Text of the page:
* Several hundred activists gather in Almaty
* Opposition fears Chinese resource and land grab
By Robin Paxton
ALMATY, May 28 Opposition activists in
Kazakhstan called on the government on Saturday to stop Chinese
investment in the country's natural resources, saying Beijing
could be preparing a land grab in Central Asia.
Several hundred people gathered in Almaty, the country's
largest city, for an officially sanctioned rally against Chinese
expansion into Kazakhstan, a vast former Soviet republic holding
3 percent of the world's recoverable oil reserves.
"Chinese relations to resource exploitation have imperialist
undertones," said Vladimir Kozlov, leader of the unregistered
Alga! opposition party.
China's growing clout in Kazakhstan and other former Soviet
republics in Central Asia is underpinned by billions of dollars
of investment in the region's oil, gas and metals reserves,
including a $10 billion "loan-for-oil" deal agreed in 2009.
Beijing's foray across its 1,530 km (960 mile) border with
Kazakhstan represents a challenge to Russia, which sees the
country as part of its sphere of influence, as well as to
European hopes that it can be a major new supplier of energy.
Opposition leaders, who addressed the crowd in a small park
in the outer suburbs of Almaty, said Chinese loans were being
used by the billionaire shareholders of oil and mining companies
to further their own ambitions.
"The Chinese have only one aim -- to take our land," said
Aliam Turdiyeva, 42, who described herself a social activist.
"The Chinese are not to blame. It's our corruptible officials."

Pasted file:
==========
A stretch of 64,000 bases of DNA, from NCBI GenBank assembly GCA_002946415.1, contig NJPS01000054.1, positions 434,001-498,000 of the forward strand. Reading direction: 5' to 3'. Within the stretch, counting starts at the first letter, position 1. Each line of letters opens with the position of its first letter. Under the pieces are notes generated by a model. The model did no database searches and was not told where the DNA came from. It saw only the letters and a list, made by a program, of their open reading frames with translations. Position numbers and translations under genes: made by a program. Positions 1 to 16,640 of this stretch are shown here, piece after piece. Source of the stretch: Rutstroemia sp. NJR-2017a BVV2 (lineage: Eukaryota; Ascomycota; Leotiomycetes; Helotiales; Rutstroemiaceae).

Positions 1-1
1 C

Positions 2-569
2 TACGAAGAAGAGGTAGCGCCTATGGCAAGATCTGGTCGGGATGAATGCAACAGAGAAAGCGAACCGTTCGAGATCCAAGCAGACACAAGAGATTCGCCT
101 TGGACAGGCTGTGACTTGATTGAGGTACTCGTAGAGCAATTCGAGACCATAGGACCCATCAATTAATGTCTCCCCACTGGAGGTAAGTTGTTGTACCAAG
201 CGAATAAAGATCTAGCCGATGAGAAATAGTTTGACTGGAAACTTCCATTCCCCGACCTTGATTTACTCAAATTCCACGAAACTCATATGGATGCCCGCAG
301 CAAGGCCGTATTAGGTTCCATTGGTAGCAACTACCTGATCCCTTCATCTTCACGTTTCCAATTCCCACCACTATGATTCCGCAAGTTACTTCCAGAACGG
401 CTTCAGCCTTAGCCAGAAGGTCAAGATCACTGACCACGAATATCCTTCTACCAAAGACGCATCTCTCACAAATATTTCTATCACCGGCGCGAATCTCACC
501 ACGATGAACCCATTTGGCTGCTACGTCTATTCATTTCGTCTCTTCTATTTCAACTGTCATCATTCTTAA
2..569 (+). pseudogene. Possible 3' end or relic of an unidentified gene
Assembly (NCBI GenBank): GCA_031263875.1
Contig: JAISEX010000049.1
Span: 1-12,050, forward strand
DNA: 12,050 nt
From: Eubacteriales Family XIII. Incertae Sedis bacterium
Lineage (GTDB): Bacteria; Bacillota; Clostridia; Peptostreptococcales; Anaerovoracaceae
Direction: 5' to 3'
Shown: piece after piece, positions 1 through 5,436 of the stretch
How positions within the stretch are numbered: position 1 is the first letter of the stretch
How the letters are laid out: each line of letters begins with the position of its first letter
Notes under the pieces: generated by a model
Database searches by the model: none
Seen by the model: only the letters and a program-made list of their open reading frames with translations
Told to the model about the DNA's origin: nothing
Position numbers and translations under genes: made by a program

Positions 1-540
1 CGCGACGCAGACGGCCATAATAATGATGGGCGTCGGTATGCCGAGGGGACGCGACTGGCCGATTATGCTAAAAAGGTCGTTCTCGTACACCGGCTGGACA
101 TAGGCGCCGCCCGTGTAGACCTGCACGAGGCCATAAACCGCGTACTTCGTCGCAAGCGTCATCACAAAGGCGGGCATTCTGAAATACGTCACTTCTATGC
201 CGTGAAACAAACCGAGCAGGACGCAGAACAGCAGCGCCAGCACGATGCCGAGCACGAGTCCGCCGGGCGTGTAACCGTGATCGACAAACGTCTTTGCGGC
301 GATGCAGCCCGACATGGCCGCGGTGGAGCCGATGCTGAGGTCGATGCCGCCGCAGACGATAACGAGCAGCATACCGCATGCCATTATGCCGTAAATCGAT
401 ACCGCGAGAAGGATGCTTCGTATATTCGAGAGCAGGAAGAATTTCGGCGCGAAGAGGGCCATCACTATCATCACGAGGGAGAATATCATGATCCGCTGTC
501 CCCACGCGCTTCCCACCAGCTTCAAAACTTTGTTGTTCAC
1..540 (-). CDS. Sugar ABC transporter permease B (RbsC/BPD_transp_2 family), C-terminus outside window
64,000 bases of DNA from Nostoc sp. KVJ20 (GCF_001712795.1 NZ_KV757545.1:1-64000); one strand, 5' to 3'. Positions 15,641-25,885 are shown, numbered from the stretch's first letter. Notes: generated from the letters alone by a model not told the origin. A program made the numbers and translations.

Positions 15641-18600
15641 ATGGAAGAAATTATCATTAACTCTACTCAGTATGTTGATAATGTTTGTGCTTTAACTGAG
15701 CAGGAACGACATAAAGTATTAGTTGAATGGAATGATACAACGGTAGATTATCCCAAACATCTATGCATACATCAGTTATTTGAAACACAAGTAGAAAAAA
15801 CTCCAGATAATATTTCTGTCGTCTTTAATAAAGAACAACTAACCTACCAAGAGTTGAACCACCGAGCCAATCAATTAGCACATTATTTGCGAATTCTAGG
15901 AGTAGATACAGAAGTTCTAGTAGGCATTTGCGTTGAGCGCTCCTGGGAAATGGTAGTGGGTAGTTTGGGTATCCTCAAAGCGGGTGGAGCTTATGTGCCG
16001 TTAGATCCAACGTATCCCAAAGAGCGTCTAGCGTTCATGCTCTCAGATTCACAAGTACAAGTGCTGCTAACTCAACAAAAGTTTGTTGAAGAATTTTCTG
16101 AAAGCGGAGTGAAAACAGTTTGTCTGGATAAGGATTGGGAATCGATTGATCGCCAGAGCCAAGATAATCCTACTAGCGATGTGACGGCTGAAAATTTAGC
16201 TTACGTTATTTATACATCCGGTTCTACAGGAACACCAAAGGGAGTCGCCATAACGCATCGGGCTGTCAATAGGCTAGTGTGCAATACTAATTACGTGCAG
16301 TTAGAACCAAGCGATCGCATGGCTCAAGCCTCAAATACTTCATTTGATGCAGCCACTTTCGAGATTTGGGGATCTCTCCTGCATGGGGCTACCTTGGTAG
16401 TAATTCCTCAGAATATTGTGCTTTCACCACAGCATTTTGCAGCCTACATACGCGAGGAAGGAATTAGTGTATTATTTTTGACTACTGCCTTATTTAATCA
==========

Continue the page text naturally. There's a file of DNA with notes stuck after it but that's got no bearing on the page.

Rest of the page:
Activists waved red and white banners bearing slogans such
as: 'The fate of our land is the fate of our people'.
The government denies that China could grab land. Kazakh law
permits foreigners to lease land for agricultural use for a
maximum period of 10 years but forbids them from owning land.
Kazakhstan, a mainly Muslim country of 16.4 million people,
has attracted more than $120 billion in foreign investment since
gaining independence in 1991.
Official data show Chinese investment in Kazakhstan had
reached $5 billion by the end of last year, slightly less than 4
percent of the country's total foreign direct investment.
Chinese companies control 22.5 percent of Kazakhstan's oil
output, though the government forecasts this will decline to
19.3 percent in 2015 and 8.9 percent by 2020.
China's Foreign Ministry, referring to its plans in Central
Asia, has previously said it has "no plans to garrison its
people in foreign lands". [ID:nLDE72E1LH]
Pensioner Semyon Badyanov, 75, said foreign investment had
degraded Kazakhstan's industrial base. The engine factory where
he once worked has long since closed down, he said.
"Our natural resources are in the hands of foreign
companies. How much of the profits that they generate remain in
the hands of the people?" he said.
Kozlov said he was concerned about the long-term effects of
Kazakhstan's indebtedness to China.
"We see the potential for a situation whereby one day, when
it comes to repaying nearly $20 billion to China, we will have
no money and no oil -- because the oil is no longer ours," he
"We will start giving away our territory. We have lots of it
and we have a common border, so the map could be redrawn to give
away a couple of thousands hectares here and there."
(editing by Elizabeth Piper)